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Title: Innovation beyond the market? : public sector innovation and economic development in South Australia and Western Australia
Author: Sariego Kluge, Laura Sofia
ISNI:       0000 0004 9354 5949
Awarding Body: Newcastle University
Current Institution: University of Newcastle upon Tyne
Date of Award: 2019
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Approaches to territorial innovation for regional economic development have held a longstanding focus upon firms and private actors and left the roles of state actors and public sector innovation neglected and under-researched. Engaging with economic geography literature, state literature, and the often aspatial public sector innovation (PSI) research (following its increased utilisation amongst state and quasi-state actors internationally), this study aims to fill this gap and elaborate a conceptual and analytical framework for understanding the role of PSI in a context of regional economic development. The study focuses upon establishing the conceptualisation and operationalisation of PSI in the context of economic development at the subnational level and the roles of internal processes in the public sector and external forces on PSI. A comparative empirical analysis of PSI is undertaken in a context of economic development in two regions, South Australia and Western Australia. Contrasting their different relationships between public sector innovation and regional economic development, the study finds that: i) PSI has been used to articulate and justify efficiency-oriented and market-led reforms, preventing a shift from neoliberal paradigm; but also as a way of shifting toward post-NPM approaches which help engage into somewhat different approaches to regional economic development; ii) approaches to PSI have been shaped by the roles of the public sector within the State economies, levels of resources, leadership, and collaboration and interactions within the public sector and with external partners and the public; and, iii) the increased scrutiny and feedback from voters to public sector strategy, policy and delivery has exerted short-term pressures, which can be unconducive to innovating for long-term regional economic wellbeing. The study concludes that PSI offers potentials and issues for regional economic development, shaped by the region’s institutional history, economic and geographical context.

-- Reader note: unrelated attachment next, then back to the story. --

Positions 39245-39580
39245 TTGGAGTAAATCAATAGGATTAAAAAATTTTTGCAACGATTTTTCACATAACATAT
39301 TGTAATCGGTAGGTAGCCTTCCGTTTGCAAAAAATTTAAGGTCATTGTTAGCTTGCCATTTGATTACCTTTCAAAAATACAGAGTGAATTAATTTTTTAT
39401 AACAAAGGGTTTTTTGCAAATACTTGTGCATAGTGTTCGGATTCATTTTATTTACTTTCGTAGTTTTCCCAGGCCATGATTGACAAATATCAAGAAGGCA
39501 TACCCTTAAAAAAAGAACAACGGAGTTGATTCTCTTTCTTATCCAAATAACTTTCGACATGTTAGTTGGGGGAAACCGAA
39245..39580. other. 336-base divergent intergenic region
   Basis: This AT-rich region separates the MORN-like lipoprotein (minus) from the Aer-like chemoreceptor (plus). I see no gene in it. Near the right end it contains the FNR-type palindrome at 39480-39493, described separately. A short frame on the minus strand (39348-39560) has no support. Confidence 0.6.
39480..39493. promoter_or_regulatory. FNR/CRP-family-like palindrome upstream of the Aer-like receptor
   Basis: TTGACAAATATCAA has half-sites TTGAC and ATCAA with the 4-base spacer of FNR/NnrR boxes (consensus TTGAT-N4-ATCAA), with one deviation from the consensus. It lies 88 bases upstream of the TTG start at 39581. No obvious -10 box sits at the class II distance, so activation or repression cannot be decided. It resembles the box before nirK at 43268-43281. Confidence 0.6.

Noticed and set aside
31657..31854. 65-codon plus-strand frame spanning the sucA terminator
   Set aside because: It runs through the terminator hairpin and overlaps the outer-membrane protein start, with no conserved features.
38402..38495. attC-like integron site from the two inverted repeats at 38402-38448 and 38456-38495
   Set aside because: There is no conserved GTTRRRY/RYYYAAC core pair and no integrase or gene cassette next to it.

Supervisor: Not available Sponsor: University of Costa Rica
Qualification Name: Thesis (Ph.D.) Qualification Level: Doctoral
EThOS ID:  DOI: Not available